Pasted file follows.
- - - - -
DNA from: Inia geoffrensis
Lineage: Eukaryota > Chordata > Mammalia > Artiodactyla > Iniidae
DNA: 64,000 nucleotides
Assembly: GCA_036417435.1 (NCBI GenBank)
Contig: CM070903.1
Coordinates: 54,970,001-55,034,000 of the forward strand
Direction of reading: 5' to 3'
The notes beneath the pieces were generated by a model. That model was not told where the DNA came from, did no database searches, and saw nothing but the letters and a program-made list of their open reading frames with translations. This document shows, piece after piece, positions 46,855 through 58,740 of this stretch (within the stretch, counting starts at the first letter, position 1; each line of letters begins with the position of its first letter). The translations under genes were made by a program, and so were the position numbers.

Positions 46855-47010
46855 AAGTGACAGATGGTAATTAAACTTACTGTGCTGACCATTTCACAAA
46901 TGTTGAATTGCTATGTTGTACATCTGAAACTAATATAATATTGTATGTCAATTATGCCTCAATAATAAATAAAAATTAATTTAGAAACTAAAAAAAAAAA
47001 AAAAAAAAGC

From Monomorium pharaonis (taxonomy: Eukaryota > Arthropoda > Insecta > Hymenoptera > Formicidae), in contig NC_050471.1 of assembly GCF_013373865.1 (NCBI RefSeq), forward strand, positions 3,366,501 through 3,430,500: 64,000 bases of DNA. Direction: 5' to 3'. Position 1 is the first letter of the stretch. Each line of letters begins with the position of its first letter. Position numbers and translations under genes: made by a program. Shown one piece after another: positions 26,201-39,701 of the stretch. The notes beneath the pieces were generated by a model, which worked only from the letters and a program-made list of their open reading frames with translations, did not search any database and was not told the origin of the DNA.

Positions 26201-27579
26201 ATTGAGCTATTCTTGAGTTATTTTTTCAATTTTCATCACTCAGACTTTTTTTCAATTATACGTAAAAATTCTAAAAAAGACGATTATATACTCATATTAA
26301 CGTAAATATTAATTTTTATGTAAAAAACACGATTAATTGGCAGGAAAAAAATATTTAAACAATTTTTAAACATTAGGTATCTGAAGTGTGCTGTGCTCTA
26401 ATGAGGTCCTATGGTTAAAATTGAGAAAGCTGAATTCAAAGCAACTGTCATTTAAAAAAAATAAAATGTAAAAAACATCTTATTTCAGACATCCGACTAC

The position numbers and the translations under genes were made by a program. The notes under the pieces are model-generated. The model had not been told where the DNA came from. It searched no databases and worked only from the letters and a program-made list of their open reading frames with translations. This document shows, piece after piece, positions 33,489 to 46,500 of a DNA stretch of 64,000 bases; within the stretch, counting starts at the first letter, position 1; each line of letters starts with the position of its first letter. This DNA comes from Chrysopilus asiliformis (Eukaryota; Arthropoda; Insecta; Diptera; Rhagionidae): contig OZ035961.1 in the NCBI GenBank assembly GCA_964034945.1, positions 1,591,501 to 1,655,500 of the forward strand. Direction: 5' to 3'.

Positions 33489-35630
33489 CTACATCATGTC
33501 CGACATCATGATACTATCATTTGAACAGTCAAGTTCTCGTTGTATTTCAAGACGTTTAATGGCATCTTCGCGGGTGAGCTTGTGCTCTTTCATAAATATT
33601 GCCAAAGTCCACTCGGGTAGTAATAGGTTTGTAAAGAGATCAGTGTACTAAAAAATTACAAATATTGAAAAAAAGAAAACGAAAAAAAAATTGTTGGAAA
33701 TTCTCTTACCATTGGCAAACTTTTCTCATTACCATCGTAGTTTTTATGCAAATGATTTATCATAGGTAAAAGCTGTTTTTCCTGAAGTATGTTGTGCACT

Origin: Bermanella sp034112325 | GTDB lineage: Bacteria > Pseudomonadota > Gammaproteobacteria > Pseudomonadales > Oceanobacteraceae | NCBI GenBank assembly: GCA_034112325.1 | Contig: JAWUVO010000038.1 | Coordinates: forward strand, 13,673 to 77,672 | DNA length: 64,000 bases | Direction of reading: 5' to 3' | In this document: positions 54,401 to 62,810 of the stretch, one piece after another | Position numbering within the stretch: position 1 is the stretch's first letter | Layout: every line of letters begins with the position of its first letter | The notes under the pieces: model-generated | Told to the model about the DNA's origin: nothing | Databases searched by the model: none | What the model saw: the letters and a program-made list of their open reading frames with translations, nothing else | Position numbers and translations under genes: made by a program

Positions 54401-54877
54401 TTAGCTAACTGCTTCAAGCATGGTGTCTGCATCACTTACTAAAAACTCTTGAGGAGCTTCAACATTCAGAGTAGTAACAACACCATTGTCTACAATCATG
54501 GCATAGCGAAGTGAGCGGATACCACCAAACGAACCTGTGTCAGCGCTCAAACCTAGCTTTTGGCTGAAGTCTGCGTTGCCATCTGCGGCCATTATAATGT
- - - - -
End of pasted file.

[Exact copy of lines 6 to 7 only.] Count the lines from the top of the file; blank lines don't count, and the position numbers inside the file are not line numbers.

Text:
Coordinates: 54,970,001-55,034,000 of the forward strand
Direction of reading: 5' to 3'